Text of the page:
Last month, I visited Dotty, a rescued leopard who is under rehabilitation in preparation for her release back to the wild. Dotty was rescued in Tsavo East National Park by a Kenya Wildlife Service (KWS) ranger when she was barely two weeks old. Her eyes had not even fully opened. The ranger brought her to Tsavo Trust, a conservation organization located near the national park and KWS officials gave the necessary approvals to raise Dotty with the intention of releasing her back into the wild. The International Fund for Animal Welfare (IFAW) partners with Tsavo Trust, and we’re providing resources and expertise for her care and rehabilitation.
Now a year and a half old, Dotty has shown an interest in spending more time on her own in the wild, so we designed a specific Post-Release Monitoring (PRM) plan for her. The PRM plan will allow us to collect data on her habitat selection, home range size, activity patterns, human avoidance, individual behavior, survival and, if the worst happens, cause-specific mortality. This information will give us insights into how well the rehabilitation process prepared Dotty for release.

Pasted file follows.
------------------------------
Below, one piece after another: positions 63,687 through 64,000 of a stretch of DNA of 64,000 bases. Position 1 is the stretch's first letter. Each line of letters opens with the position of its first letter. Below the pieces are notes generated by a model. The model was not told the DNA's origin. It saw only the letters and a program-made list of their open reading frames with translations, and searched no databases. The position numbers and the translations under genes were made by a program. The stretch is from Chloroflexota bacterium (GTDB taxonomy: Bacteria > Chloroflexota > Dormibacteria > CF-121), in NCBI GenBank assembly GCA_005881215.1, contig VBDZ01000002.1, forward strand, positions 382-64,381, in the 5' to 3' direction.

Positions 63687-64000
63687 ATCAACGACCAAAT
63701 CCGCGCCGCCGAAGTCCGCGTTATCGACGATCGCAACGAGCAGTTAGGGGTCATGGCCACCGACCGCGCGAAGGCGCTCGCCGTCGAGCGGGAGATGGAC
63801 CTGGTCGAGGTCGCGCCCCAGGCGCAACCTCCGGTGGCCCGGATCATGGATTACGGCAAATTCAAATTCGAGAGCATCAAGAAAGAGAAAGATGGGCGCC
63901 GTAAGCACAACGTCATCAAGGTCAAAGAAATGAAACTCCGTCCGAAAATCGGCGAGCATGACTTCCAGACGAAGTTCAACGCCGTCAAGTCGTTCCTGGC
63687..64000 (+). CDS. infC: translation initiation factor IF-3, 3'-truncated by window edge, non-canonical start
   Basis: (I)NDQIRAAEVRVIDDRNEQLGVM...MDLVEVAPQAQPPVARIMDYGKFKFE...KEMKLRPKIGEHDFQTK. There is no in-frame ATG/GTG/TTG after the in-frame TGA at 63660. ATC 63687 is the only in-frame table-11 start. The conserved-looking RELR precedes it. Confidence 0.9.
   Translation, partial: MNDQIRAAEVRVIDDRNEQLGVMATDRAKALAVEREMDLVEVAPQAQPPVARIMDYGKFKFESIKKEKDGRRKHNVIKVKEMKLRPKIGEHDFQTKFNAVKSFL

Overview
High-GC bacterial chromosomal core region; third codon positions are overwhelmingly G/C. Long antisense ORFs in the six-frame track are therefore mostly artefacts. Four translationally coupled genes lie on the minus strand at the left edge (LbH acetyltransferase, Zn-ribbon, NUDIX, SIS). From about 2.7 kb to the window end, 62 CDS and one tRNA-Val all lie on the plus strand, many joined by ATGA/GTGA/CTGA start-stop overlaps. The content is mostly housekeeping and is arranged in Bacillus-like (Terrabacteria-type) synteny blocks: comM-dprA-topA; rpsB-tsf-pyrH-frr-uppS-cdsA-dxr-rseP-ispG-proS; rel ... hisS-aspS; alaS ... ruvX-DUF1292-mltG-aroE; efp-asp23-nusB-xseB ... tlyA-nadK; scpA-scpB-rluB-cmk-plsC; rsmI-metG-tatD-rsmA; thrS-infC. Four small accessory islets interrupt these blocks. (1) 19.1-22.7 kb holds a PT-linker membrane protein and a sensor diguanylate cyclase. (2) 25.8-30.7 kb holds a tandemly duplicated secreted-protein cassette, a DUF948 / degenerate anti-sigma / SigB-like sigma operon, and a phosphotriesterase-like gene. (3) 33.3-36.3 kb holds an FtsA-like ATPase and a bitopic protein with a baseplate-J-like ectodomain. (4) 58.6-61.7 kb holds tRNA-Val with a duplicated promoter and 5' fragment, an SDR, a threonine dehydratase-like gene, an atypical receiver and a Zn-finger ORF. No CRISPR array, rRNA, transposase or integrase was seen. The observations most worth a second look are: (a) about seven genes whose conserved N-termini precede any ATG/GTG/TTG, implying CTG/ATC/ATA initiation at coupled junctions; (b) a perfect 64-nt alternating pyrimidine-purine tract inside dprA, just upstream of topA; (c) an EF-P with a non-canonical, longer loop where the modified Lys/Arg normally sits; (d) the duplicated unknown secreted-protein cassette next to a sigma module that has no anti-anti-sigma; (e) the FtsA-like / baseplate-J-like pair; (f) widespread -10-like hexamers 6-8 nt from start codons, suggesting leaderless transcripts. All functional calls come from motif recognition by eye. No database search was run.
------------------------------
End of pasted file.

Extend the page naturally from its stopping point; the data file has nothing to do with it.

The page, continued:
There’s an old adage in business that says “You can’t manage what you don’t measure.” Essentially, if you do not define success and measure your progress towards it, you will not make any necessary changes to your process. This statement is true particularly for IFAW’s wildlife rescue objectives which are to rescue, rehabilitate and release wildlife into secure habitats. The Post Release Monitoring is how we measure the success of the individual rehabilitated animals.
Our success is defined as an animal having similar outcomes to its wild counterparts. In short, we work to ensure they successfully:
- feed themselves the appropriate wild foods
- behave in ways that are socially acceptable to other members of their species
- avoid humans
Dotty’s PRM plan includes the use of a GPS collar to track her movements remotely. The collar sends out a signal at timed intervals to notify us of her location. It can also be used to track how fast she’s moving. From this information we can make educated guesses about when she’s sleeping, roaming her territory or even when she is successful at a hunt. We plan to deploy camera traps to catch images of Dotty and other species in her territory. With each milestone during her release, we look forward to one day seeing images of her with cubs, as we recently did for an Amur tiger that IFAW released in 2014 in Russia.
We will keep you updated on Dotty’s progress.
Article source: IFAW